It's mere chance that brings me to write about the unlikely possibility of legalizing prostitution on the same day the state legislators gathered in Carson City to commence the 75th session of Nevada's lawmaking body.
Given the Legislature's history of, ahem, special interest constituent service, your skepticism about the nature of their true calling is understandable. A Legislature that can't consistently clear the path to provide basic services for the citizenry but has time to embrace tax relief for art-collecting casino billionaires and allows hundreds of millions in property taxes to slip away in the name of "green building" tax breaks for those gaming bosses, is bound to be mistaken for a bunch of brothel workers on occasion.
The question facing us today is: Will our legislators defy the historical stereotype and break with tradition this time? Will they acknowledge the genuine need and address complex issues with alacrity and a greater sense of purpose?
Or will they squabble and delay and practice the petty political games that have become the Legislature's trademark?
Which brings me back to all the stories published recently about the idea of legalizing prostitution as a way of generating tax revenue. To no one's surprise, Mayor Oscar Goodman has had the audacity to suggest such a thing. (He's been suggesting it for a decade now.) He quotes top brothel sources -- and one cannot doubt he has only the very best brothel sources at his disposal -- who contend legalizing prostitution could annually generate upward of $200 million. State Sen. Bob Coffin, the veteran Democrat, recently said the time was right to consider all potential revenue streams. (Prostitution is illegal in Clark County, and under state law can only be practiced legally in counties with a population lower than 400,000.)
Some trying to sell the idea might liken it to the hotel room tax, which is paid mostly by tourists. Perhaps its promoters will take to calling it the "Womb Tax."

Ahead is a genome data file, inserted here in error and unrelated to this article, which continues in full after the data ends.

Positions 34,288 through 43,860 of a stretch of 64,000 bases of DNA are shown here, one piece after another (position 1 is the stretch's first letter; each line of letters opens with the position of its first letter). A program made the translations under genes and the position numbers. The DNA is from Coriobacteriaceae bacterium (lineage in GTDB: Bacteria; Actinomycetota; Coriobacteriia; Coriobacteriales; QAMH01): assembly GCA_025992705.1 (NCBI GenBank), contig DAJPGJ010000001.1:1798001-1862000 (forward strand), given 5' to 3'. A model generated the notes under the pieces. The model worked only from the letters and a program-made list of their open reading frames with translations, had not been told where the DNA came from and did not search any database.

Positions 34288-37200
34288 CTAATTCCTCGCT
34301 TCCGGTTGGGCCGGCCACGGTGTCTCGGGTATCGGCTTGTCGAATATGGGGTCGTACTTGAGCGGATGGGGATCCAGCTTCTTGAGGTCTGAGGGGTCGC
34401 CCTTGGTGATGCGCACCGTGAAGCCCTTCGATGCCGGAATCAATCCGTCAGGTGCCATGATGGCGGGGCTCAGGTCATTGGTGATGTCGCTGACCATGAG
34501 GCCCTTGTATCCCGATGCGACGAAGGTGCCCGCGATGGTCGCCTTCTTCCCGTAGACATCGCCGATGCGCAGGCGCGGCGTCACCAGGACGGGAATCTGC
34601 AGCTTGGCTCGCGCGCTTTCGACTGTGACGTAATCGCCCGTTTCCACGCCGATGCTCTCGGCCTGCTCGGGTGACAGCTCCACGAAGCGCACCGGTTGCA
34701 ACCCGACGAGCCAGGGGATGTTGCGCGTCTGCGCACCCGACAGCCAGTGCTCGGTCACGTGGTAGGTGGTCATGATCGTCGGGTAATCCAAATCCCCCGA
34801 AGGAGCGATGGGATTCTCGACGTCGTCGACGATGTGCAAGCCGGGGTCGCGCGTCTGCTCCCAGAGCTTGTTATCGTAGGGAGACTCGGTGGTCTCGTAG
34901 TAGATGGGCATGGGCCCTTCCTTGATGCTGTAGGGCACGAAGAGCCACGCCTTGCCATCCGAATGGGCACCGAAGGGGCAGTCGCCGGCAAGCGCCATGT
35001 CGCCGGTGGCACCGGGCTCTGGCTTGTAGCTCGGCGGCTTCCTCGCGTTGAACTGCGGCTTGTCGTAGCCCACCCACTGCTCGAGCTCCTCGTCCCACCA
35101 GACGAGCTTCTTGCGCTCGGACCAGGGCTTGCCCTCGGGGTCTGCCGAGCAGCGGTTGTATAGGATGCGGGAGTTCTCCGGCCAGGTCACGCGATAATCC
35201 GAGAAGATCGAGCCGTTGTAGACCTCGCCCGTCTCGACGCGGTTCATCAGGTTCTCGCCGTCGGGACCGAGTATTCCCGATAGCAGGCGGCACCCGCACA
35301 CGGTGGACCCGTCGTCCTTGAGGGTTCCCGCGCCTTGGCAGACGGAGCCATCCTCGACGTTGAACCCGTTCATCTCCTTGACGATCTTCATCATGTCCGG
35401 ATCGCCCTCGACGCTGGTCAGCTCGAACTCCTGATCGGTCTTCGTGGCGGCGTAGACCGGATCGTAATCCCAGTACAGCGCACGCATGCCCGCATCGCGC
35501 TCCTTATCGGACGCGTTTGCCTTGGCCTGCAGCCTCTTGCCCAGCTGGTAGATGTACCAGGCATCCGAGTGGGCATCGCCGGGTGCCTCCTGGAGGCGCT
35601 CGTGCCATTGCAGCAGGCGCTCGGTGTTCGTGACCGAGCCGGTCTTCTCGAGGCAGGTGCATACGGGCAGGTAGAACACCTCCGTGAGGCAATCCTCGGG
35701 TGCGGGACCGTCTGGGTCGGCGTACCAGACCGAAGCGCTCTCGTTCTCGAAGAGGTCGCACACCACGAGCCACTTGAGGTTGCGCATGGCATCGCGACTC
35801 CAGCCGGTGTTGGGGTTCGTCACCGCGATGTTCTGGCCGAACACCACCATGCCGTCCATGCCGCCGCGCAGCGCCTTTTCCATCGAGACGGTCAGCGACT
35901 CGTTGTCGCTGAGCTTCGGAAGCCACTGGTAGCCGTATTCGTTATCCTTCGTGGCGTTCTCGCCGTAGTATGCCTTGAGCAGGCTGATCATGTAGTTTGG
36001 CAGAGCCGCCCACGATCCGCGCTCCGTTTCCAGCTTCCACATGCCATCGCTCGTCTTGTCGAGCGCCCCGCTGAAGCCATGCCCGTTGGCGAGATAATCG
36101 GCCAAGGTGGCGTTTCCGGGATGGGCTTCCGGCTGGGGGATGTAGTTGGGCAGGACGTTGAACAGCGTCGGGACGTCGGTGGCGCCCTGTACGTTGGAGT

Others have said organizing the prostitutes and centralizing them in one area could be good for society. (Yes, that's why the world is flocking to Pahrump -- because of all the good that legalized brothels have done for Nye County.)
So much media has been devoted to the subject I am left to wonder whether we shouldn't just accept our fate. Perhaps those high-minded legislators who dream of a better Nevada that doesn't come in behind Guatemala when it comes to social services, should refrain from doing the heavy intellectual lifting necessary to expand the state's tax structure, and simply "broaden" it instead.
Not that I endorse legalizing prostitution for the purpose of taxation. It's about as morally backward an idea as I've heard. It's the depth of desperation -- even in a recession.
It's ethically bankrupt, a real sellout in a state whose lawmakers, with a few exceptions, haven't mustered the collective will to tax businesses and banks and big mining. Big casino companies, who love to bray about how much they pay into state coffers, pay far more gaming taxes by percentage once they set foot outside Nevada.
Inside Nevada, Gov. Jim Gibbons vows to veto any tax increase that crosses his desk. Legislative Democrats, Senate Majority Leader Steven Horsford and Assembly Speaker Barbara Buckley chief among them, have been quick to vilify Nevada's easily vilified chief executive but have yet to unveil their own vision. The longer they wait, the closer they come to maintaining the sorrowful status quo.
Short of real change forwarded by effective political leaders, you have this bad Jay Leno joke in the form of a whore tax.
Were it to come to pass, I can almost see it now. In order to ensure regulatory compliance and collection, legislators would create the State Brothel Control Board and Nevada Brothel Commission.
Hey, pal, if you think you have performance anxiety now, wait until you look over your shoulder and see a steely-eyed Brothel Control Board accountant doing an impromptu audit.
It's outrageous, right? Never happen, right?
Now answer this question: Which do you think is more likely, the Legislature passing some tramp tax stamp, or actually addressing the tax structure in this state?
Yeah, that's what I thought.
Given our history of political flat-backing, the only surprise is that the Legislature didn't think of this prostitution tax thing decades ago.
John L. Smith's column appears Sunday, Tuesday, Wednesday and Friday. E-mail him at Smith@reviewjournal.com or call (702) 383-0295. He also blogs at lvrj.com/blogs/smith/.